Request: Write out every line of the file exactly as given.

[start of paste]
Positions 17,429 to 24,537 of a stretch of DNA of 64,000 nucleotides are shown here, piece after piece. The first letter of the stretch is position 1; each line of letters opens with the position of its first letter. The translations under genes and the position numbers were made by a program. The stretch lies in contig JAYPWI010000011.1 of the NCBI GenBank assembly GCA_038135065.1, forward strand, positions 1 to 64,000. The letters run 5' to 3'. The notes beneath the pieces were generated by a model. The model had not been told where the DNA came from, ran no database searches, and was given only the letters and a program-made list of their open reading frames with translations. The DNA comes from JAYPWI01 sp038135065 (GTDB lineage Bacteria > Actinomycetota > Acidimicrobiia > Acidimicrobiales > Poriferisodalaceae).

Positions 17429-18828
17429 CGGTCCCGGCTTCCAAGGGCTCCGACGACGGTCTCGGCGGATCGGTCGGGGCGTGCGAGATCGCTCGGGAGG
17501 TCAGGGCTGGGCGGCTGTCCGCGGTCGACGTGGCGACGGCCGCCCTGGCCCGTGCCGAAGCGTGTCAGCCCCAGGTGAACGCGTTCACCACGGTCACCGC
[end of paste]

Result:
Positions 17,429 to 24,537 of a stretch of DNA of 64,000 nucleotides are shown here, piece after piece. The first letter of the stretch is position 1; each line of letters opens with the position of its first letter. The translations under genes and the position numbers were made by a program. The stretch lies in contig JAYPWI010000011.1 of the NCBI GenBank assembly GCA_038135065.1, forward strand, positions 1 to 64,000. The letters run 5' to 3'. The notes beneath the pieces were generated by a model. The model had not been told where the DNA came from, ran no database searches, and was given only the letters and a program-made list of their open reading frames with translations. The DNA comes from JAYPWI01 sp038135065 (GTDB lineage Bacteria > Actinomycetota > Acidimicrobiia > Acidimicrobiales > Poriferisodalaceae).

Positions 17429-18828
17429 CGGTCCCGGCTTCCAAGGGCTCCGACGACGGTCTCGGCGGATCGGTCGGGGCGTGCGAGATCGCTCGGGAGG
17501 TCAGGGCTGGGCGGCTGTCCGCGGTCGACGTGGCGACGGCCGCCCTGGCCCGTGCCGAAGCGTGTCAGCCCCAGGTGAACGCGTTCACCACGGTCACCGC